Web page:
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Iranian-American journalist held in Iran charged with espionage

Jason Rezaian was detained nine months ago and faces four charges including collaborating with a 'hostile government'
Iranian-American Washington Post correspondent Jason Rezaian and his Iranian wife Yeganeh Salehi in Tehran (AFP)

Iranian authorities charged American Iranian journalist Jason Rezaian with espionage and three other crimes, his lawyer told the Washington Post on Monday.

The Post reporter, who was arrested nine months ago and sent to Tehran’s Elvin Prison, has also been charged with collaborating with hostile governments, propaganda against the establishment, and collecting classified information, his lawyer Leila Ahsan told the Washington Post.

Iranian authorities allege Rezaian wrote to US President Barack Obama, considered by the courts as proof of his contact with a “hostile government”.

The Revolutionary Court has yet to officially reveal the charges against the 39-year-old who was born to an Iranian father and American mother in San Francisco. They are only known by the brief description given by Ahmsan after she met Rezaian on Monday for 90 minutes.

“All the items and accusations are the ones that I mentioned and I cannot divulge details because the trial has not yet begun,” Ahsan said in a statement to the Post.

“Jason is a journalist, and it in the nature of his profession to gain access to information and publish it. My client, however, has never had any direct or indirect access to classified information to share with anyone,” added Ahsan.

She said Rezaian’s charges are connected to his coverage of Iran as a journalist.

It was the first time Reziain has been allowed to consult with a lawyer since his arrest on 22 July.

In a statement released on the newspaper's website, executive editor Martin Baron described the charges against Rezaian as “scurrilous.”

"The grave charges against Jason that Iran has now disclosed could not be more ludicrous. It is absurd and despicable to assert, as Iran's judiciary is now claiming, that Jason's work first as a freelance reporter and then as The Post's Tehran correspondent amounted to espionage or otherwise posed any threat to Iranian national security," said Baron.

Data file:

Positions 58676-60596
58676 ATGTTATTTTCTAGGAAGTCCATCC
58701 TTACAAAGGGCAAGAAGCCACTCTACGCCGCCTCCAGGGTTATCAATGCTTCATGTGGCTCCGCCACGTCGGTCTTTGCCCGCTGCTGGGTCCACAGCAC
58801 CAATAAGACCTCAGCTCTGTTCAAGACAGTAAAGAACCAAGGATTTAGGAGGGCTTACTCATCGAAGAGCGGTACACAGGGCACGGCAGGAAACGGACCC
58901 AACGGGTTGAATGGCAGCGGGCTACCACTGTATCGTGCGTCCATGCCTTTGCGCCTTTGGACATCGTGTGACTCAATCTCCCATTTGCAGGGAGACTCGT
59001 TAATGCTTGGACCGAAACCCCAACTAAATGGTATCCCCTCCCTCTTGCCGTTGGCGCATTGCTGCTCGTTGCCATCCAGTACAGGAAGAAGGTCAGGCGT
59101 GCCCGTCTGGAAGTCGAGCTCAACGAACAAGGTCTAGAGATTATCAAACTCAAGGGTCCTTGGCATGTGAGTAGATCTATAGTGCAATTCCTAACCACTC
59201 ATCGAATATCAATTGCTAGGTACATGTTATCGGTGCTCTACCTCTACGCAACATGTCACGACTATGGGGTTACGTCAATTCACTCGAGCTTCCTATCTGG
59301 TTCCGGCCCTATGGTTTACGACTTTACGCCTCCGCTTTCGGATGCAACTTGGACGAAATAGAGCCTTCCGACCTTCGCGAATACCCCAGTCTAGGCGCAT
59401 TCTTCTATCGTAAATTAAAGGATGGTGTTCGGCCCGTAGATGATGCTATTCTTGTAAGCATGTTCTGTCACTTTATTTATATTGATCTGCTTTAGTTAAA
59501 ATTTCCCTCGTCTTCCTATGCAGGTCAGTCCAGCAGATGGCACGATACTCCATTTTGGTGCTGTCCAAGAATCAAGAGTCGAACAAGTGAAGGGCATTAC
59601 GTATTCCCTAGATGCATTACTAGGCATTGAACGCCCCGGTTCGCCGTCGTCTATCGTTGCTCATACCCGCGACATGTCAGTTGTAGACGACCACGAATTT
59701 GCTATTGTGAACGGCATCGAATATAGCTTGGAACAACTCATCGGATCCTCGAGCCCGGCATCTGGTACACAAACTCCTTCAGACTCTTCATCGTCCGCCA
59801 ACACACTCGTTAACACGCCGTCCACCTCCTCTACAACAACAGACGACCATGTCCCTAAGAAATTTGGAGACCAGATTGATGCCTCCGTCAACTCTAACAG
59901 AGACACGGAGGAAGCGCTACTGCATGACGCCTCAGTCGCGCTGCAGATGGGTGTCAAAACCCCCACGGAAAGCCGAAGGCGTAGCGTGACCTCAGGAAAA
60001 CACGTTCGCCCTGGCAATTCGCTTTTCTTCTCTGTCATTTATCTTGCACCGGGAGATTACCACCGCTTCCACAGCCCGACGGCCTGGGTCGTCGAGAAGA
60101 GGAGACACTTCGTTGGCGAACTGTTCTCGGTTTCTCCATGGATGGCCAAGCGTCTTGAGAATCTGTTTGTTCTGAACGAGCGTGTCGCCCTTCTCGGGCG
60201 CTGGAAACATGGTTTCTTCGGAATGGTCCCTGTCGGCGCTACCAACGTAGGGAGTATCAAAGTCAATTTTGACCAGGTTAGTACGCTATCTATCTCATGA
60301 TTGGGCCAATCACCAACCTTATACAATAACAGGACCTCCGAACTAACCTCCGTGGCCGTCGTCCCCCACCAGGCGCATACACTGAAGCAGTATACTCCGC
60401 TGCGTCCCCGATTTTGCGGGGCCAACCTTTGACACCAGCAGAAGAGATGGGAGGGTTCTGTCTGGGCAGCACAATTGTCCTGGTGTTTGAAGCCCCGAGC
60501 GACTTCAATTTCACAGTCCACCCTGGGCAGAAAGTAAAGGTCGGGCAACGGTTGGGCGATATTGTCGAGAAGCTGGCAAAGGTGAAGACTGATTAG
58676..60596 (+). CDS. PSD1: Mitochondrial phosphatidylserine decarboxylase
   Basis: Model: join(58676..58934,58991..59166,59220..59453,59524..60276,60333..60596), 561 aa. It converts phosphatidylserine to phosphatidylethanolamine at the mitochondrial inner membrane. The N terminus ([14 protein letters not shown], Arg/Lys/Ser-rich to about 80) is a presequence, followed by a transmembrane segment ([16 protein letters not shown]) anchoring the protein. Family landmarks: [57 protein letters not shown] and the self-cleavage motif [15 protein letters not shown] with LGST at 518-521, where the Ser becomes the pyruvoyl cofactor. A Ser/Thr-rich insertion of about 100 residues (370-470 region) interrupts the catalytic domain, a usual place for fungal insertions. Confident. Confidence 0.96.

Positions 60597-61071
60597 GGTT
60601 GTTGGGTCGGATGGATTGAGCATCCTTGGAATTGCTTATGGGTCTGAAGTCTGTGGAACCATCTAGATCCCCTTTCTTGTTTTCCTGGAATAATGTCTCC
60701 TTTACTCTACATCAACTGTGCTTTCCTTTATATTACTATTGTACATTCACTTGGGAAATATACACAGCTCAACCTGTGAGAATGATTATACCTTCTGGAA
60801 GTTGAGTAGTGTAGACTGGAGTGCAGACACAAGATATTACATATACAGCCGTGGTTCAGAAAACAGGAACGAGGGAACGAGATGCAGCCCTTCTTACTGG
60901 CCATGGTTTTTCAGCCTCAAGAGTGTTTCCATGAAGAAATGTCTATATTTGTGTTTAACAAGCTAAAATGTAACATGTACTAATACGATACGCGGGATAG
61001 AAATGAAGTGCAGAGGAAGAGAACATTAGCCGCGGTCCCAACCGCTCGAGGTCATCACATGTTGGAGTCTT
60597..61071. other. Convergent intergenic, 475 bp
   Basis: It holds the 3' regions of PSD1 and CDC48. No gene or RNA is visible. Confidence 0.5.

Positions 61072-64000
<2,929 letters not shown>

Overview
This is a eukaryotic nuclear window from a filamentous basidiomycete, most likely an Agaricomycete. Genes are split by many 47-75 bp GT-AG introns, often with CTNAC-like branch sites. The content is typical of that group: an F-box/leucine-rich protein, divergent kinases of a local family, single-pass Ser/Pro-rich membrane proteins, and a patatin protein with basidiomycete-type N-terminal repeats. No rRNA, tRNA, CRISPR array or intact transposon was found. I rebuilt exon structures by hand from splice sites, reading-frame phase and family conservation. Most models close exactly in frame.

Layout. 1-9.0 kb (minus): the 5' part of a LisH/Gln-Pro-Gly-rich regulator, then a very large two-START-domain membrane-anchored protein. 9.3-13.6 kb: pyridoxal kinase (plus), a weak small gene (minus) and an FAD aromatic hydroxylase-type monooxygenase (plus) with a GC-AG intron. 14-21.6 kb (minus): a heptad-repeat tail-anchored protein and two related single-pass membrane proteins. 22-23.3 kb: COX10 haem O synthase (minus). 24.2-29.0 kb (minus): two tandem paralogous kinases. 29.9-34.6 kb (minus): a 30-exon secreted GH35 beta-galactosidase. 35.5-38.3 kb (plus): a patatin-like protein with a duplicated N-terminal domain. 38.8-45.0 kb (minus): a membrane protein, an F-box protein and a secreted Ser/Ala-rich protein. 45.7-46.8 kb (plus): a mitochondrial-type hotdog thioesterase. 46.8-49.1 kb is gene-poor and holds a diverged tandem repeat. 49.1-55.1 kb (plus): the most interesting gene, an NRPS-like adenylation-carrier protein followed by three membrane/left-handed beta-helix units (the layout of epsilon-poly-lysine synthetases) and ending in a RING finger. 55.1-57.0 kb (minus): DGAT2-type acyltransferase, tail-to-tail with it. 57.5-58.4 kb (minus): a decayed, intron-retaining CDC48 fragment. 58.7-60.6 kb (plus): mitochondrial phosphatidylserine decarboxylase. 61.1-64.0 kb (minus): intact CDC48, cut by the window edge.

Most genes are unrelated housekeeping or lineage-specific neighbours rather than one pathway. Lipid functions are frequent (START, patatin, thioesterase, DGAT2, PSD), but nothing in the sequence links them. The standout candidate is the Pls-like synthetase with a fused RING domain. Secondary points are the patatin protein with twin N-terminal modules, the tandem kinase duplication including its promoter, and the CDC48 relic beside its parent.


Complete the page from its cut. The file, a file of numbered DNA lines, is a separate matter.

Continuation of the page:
Rezaian’s wife, Yeganeh Salehi, an Iranian journalist, was also arrested with along with her husband but eventually released on bail. She is now living with her parents, awaiting the release of her husband.

Rezaian’s mother Mary and brother Ali have made continuous pleas to the Iranian government on behalf of Rezaiain for his speedy release.

The White House and the State Department have both criticised Iran for the case.

White House press secretary Josh Earnest said: "If the reports are true, these charges are absurd, should be immediately dismissed and Jason should be freed immediately, so that he can return home to his family,” reported the Post.

During nuclear talks with Iran that spanned over the past few months, US Secretary of State John Kerry repeatedly mentioned Rezaian, along with two other Americans of Iranian descent imprisoned there.

While the Revolutionary Court has not set a trial date for Resaian's case, his family believes it may be soon.

The Post reported that the case's judge, Abolghassem Salavti, is known for his severe sentences.

"Repeated requests for bail and end to the detention order against Jason have been rejected by the court thus far," Ahsan said.

"Considering that the investigation has ended, I believe there is no legal precedent for extending Jason's detention."

The charges against Rezaian carry a maximum sentence of 10 to 20 years in prison, the Post reported.